One thing about the “little engine that can” Thompson Boxing Promotions, they have a knack for finding world class pro boxing talent. They also feel they’ve found another gem in San Diego’s Giovanni “Gallo de Oro” Santillan.
Santillan (15-0, 8 Kos), a slick junior welterweight southpaw with speed, can also bang and he’ll be matched against last-minute replacement Eduardo Rivera (9-1-2, 3 Kos) of Mexico on Friday, June 20. The main event takes place at the Ontario Doubletree Hotel.
“Giovanni is a very good fighter,” said Alex Camponovo, the matchmaker for Thompson Boxing.
History has shown over the past 15 years that the Orange County-based company has a very accurate barometer when it comes to junior welterweights. Two of their previous discoveries, Tim “Desert Storm” Bradley and Mauricio “El Maestro” Herrera, have proceeded to make big money purses. Bradley captured world titles at junior welterweight and welterweight. Herrera should be walking around with a world title strapped around him if not for some curious scoring.
Can Santillan be Thompson’s next elite fighter?
Since 2013, the San Diego boxer with a long amateur career has been facing solid competition, including a rousing match against a tall undefeated Ukrainian named Daniyar Hanyk, training out of the Wild Card Boxing club. After eight terse rounds that saw each connect solidly, Santillan was able to pull ahead with his better defense to win by unanimous decision.
“Many of them can box really well,” said Santillan, of his Ukrainian opponent Hanyk, who had 10 wins and no losses when they met last April. “And they’re warriors. They come to fight. They are always tough guys.”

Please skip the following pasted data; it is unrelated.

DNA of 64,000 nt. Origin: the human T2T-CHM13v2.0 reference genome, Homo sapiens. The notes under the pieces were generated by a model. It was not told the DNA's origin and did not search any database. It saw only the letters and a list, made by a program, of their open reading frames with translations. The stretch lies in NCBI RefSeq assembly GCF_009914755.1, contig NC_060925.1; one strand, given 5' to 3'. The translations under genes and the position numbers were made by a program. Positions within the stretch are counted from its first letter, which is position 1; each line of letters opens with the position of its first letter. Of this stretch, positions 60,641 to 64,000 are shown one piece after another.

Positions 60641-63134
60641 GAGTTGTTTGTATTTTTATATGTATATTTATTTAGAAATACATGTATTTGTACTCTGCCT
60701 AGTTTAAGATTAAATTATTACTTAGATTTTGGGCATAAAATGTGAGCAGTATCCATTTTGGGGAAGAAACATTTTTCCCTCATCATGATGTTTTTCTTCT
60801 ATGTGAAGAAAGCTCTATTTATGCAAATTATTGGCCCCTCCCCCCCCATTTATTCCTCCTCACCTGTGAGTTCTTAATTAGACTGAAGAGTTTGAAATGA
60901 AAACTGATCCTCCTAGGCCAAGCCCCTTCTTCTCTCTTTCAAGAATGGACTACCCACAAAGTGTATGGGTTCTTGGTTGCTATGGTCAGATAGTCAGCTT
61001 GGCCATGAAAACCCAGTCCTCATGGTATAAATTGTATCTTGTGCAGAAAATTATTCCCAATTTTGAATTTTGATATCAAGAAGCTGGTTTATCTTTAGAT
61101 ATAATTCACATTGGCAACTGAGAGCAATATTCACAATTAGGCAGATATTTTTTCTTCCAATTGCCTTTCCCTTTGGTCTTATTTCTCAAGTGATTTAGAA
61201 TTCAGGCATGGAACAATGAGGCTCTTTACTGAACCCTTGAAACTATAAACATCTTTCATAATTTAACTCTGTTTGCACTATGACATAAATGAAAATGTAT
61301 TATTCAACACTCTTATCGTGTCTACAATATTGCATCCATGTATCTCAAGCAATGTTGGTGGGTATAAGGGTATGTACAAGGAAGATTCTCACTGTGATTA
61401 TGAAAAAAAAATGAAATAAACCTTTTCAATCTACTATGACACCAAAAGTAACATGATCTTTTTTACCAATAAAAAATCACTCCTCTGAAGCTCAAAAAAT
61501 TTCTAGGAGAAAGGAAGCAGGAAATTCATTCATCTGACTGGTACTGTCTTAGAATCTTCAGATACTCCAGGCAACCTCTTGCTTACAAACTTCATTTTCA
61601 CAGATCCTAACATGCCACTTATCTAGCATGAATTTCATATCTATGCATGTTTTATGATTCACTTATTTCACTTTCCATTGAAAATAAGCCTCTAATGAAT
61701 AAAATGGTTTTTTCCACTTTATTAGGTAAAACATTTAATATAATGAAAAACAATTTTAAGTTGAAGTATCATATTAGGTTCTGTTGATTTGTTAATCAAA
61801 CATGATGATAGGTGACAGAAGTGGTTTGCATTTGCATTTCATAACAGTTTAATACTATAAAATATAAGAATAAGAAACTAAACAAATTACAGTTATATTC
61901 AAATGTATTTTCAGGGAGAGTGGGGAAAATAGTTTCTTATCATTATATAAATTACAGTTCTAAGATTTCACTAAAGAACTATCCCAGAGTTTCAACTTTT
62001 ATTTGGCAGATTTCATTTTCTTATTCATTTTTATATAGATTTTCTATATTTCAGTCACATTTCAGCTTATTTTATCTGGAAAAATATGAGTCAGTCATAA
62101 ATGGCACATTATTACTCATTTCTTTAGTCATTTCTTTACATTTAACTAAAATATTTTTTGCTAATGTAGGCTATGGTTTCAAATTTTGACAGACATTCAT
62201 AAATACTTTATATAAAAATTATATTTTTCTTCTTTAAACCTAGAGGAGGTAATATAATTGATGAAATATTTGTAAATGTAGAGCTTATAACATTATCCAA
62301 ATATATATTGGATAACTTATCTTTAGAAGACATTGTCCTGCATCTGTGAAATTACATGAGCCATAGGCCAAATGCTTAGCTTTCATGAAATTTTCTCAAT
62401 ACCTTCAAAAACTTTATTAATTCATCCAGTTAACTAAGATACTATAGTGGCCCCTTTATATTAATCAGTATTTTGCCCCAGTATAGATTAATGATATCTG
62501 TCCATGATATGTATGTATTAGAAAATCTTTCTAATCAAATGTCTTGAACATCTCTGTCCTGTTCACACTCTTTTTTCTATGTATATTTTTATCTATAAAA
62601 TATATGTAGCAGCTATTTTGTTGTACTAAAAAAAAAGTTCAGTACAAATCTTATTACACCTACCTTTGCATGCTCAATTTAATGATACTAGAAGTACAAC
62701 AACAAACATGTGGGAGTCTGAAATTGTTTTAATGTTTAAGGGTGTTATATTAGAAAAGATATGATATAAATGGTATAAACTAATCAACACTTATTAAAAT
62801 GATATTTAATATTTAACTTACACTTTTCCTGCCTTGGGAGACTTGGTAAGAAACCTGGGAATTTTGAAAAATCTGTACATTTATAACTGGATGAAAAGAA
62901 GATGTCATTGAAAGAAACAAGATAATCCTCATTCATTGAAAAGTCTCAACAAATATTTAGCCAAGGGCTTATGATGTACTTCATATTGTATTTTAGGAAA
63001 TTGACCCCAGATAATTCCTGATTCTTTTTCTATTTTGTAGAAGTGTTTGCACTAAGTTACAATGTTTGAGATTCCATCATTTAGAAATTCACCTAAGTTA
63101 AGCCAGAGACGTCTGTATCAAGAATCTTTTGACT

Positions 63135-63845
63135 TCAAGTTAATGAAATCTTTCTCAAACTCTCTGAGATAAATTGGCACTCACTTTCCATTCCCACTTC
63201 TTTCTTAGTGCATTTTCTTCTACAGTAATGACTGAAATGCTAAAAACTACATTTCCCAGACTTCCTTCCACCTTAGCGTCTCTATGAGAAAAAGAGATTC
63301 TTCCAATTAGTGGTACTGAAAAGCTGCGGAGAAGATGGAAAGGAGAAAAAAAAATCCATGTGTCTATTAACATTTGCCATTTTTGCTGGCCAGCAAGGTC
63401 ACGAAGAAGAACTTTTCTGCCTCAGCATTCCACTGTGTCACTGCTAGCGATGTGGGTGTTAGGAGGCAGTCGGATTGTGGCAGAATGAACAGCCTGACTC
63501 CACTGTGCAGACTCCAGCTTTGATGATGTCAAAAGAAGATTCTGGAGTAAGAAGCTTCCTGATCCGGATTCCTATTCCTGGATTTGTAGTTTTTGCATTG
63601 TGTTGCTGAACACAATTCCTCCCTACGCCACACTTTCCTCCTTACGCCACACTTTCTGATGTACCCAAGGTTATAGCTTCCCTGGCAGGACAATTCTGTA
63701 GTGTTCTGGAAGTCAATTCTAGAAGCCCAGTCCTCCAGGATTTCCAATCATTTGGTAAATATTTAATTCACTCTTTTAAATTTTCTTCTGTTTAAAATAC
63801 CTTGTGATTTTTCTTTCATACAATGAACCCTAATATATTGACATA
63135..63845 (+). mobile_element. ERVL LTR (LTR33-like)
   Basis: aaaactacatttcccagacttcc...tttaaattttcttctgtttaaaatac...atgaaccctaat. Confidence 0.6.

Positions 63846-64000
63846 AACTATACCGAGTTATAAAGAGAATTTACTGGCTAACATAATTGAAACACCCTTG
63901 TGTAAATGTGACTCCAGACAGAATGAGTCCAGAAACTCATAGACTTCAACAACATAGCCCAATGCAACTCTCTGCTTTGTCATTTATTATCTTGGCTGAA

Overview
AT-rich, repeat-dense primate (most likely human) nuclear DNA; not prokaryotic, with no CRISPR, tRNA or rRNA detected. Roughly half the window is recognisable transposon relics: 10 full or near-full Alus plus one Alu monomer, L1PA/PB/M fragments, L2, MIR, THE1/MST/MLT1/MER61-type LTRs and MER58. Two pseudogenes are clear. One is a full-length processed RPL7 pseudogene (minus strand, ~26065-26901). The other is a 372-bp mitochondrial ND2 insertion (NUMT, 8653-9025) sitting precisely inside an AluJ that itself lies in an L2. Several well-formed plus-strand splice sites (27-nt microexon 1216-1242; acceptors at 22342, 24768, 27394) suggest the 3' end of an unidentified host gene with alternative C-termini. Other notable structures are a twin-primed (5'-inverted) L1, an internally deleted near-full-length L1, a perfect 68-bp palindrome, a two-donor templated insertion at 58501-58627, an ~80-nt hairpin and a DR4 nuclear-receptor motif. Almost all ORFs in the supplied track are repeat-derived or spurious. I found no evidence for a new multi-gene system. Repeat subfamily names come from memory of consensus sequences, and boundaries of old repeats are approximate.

After that fight Santillan made sure to spar with other Russian and Ukrainian boxers.
“They’re strong guys,” he added.
The 23-year-old Santillan has been boxing since he was eight years old when his father took him and his brother to the local boxing gym. Giovanni stuck it out and has proceeded to win tournaments, and win selection to Mexico’s Junior Olympic team. It was then that he was exposed to another boxing form.
“In Mexico they bring Cuban trainers. They get hired from Cuba and they help with the boxing team. Cuban amateurs are some of the best in the world,” said Santillan. “The partner drills are little different from what I’m used to. It made us a lot better.”
Santillan said that the training drills and methodology learned while with Mexico’s Junior Olympic team have stuck with him through his entrance to the pro ranks.
“It’s not all defense. We want to score of course. Hit and not get hit,” Santillan said. “We try to get the knockout, but at the same time be smart as we can.”
Focus is one discipline that Santillan tries to maintain as he ventures in the pros. It’s a long road for any boxer but the bull’s eye is marked and he has world title belts on his mind.
“We want to take it far. We want to go for multiple world titles,” said Santillan. “It’s something I’ve always dreamt about to make it as far as possible.”
Ken Thompson, president of Thompson Boxing, said his promotion company is entering the heavyweight sweepstakes. “Yes, we signed a heavyweight named LaRon Mitchell,” said Thompson.
San Francisco’s Mitchell (5-0, 5 Kos) faces Chad Davis (5-12, 4 Kos) in a heavyweight clash. Davis last fought and lost to former heavyweight world champion Serhei Liakhovich by decision after eight rounds.
Also, newly signed Isaac Zarate (9-1-1) meets Pedro Melo (10-7-2) in a bantamweight bout set for six rounds.
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